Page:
The NBA Finals between the Miami Heat and San Antonio Spurs begins on ABC this week, and thankfully for ABC, LeBron James will be on the main stage.
James and the Miami Heat almost didn’t make it to the Finals. A best-of-seven playoff series against the Indiana Pacers went to its final game, a few bounces here-and-there could have meant a Indiana vs. San Antonio match-up tonight — not exactly a drama-filled star-studded affair ABC hoped for when signing a six-year television rights deal worth about $930 million a year with the NBA.
The NBA’s biggest star on its biggest stage means higher ratings, and higher ratings means ABC can negotiate more money for commercials during the Finals. But what kind of ratings boost can the NBA expect with Miami in the Finals instead of Indiana? Does that translate to extra money for ABC?
According to Mike Lewis and Manish Tripathi from Emory University, a Heat-Spurs finals should see a 9.3 rating, compared to a 8.3 rating a Spurs-Pacers match-up would have garnered. Though advertising rates are negotiated with a variety of factors and aren’t completely tied to ratings, ABC will surely point to higher ratings to charge more.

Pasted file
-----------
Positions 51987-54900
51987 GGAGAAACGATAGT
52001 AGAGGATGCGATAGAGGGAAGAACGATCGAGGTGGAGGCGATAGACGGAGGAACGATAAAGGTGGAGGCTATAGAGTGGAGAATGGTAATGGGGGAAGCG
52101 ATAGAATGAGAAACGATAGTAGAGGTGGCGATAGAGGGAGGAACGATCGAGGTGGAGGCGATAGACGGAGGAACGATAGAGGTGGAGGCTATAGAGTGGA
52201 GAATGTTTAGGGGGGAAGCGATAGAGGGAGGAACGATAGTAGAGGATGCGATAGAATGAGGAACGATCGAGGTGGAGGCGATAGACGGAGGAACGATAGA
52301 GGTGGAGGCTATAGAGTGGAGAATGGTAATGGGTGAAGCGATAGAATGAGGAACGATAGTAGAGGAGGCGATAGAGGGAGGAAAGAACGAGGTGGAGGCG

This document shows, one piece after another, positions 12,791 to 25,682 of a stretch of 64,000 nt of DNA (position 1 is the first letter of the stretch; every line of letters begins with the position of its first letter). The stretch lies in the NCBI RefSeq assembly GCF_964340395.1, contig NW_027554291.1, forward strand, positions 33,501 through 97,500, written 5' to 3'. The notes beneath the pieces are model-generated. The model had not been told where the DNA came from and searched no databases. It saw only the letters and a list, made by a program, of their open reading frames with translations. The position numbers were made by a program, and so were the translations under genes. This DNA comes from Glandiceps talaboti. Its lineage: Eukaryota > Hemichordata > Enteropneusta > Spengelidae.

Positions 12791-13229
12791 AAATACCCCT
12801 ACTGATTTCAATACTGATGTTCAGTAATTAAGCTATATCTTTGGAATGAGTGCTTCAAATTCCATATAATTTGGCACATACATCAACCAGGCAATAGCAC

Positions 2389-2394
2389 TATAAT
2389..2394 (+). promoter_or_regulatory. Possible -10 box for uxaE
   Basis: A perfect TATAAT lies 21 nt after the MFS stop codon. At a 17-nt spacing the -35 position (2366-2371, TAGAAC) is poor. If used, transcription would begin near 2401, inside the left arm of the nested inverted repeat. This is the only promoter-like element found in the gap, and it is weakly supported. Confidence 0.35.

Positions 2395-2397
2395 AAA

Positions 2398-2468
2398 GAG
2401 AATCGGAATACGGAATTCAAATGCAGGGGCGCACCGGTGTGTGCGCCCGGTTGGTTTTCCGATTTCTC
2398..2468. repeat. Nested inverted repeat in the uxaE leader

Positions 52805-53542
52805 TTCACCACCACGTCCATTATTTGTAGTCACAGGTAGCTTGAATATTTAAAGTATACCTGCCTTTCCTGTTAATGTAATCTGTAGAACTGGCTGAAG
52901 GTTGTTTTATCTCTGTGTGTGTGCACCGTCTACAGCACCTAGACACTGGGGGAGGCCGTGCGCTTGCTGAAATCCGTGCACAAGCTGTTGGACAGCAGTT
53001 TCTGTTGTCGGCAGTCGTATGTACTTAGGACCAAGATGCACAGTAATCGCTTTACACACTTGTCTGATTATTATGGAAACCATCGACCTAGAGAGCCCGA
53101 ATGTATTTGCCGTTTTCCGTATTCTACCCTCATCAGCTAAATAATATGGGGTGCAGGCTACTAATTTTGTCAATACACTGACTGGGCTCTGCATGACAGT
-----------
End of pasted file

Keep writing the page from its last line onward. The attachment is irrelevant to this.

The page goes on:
The projected 9.3 rating is the same mark the 2008 NBA Finals between the Los Angeles Lakers and Boston Celtics earned, when the price for a 30-second commercial on ABC was around $400,000, according to Sports Business Daily. Adjusted for inflation, that’s a little over $430,000 today.
Had the smaller cities had their day in the sun, the numbers would have shrank $15,000 compared to the 2008 finals. The potential 8.3 rating the Pacers and Spurs matchup could have earned would have been closer to the 8.2 rating during the 2005 NBA final between San Antonio and the Detroit Pistons, which charged around $350,000 for a 30-second commercial. That’s about $415,000 in today’s dollars.
No matter what the competition, LeBron has his work cut out for him in terms of ratings. Michael Jordan’s Bulls in 1998 scored a 18.7 rating in the Finals against the Utah Jazz, his last year in Chicago.